The Secretary of State to the Ambassador in the Soviet Union (Steinhardt)
136. 1. The Soviet Embassy was informally advised yesterday and again today that Canal authorities had not as yet been informed of the contemplated arrival of the Kim. Simultaneously it was pointed out to the Embassy that the Department was perturbed at reports from Moscow that Nelson was having difficulties with the customs authorities, who were insisting that his effects be inspected [Page 853]and packed at the customs house, and it was suggested that the Embassy inform its Government at once of the Department’s concern in this matter.
2. The Soviet Chargé d’Affaires yesterday afternoon asked why the Department was connecting the matter of the Kim with the customs inspection of Nelson’s merchandise, and was informed that the situation seemed to be that the Soviet Government was concerned regarding the Kim and the Department was concerned regarding the customs treatment accorded members of the Embassy in Moscow.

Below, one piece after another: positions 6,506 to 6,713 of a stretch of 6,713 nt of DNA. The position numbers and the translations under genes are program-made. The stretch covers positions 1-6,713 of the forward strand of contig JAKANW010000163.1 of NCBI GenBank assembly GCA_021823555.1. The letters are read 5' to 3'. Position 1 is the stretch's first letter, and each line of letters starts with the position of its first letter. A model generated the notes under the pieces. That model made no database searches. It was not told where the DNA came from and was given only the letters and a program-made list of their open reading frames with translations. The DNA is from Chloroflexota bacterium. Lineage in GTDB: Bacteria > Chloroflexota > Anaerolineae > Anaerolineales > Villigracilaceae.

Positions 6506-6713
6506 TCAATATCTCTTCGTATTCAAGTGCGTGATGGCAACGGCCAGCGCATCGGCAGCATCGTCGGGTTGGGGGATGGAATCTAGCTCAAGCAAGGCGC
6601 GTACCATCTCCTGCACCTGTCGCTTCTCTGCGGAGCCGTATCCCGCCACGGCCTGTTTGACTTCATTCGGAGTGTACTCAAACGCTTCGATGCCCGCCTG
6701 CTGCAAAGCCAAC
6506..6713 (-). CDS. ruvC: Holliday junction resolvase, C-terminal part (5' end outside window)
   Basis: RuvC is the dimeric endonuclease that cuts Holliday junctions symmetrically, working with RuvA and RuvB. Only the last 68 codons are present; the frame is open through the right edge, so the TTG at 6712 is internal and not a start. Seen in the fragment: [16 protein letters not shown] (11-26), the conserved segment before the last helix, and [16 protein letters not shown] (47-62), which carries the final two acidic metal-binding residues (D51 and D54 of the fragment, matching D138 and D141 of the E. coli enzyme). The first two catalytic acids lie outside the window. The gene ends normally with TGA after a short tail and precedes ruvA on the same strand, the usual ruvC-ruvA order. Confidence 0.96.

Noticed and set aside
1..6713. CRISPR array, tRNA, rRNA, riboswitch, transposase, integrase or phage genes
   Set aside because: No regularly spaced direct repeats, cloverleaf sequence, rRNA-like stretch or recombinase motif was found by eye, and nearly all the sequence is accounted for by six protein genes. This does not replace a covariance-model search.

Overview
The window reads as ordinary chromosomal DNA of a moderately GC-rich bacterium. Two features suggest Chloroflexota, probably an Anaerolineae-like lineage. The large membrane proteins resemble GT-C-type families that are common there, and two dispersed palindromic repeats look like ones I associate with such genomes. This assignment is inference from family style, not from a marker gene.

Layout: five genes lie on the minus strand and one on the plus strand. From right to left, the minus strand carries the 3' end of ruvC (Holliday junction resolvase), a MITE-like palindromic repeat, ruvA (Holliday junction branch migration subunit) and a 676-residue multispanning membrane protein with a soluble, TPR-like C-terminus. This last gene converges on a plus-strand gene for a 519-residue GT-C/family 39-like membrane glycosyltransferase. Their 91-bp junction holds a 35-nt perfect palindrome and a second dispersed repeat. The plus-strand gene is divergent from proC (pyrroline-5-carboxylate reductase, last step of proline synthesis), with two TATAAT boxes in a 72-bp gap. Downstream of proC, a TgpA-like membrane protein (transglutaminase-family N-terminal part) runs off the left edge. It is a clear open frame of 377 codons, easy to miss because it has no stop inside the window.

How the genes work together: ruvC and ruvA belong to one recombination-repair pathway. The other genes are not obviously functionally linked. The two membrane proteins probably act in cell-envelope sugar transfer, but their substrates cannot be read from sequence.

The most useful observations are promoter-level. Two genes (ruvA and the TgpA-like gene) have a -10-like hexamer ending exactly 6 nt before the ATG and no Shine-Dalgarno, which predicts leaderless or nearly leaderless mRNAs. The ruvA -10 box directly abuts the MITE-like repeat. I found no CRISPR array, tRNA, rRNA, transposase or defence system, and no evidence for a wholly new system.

3. Following message is being sent this evening to the Panama Canal authorities by the Canal Office in Washington:
“It is understood that the Soviet steamship Kim without bill of health was due to enter Canal August 30. In view of attitude shown by Soviet customs authorities to our Embassy Moscow it would be appreciated if you give steamship most rigid treatment possible compatible with laws and regulations. If there are legal grounds for detaining vessel pending further word from State Department through this office, would appreciate your holding it. No intimation should be given to Captain or crew that you are giving vessel other than usual treatment or that you have any special reason for rigid attitude. Please keep this office informed by radio of steps taken.”
4. You will be kept informed of developments. Please keep Department informed.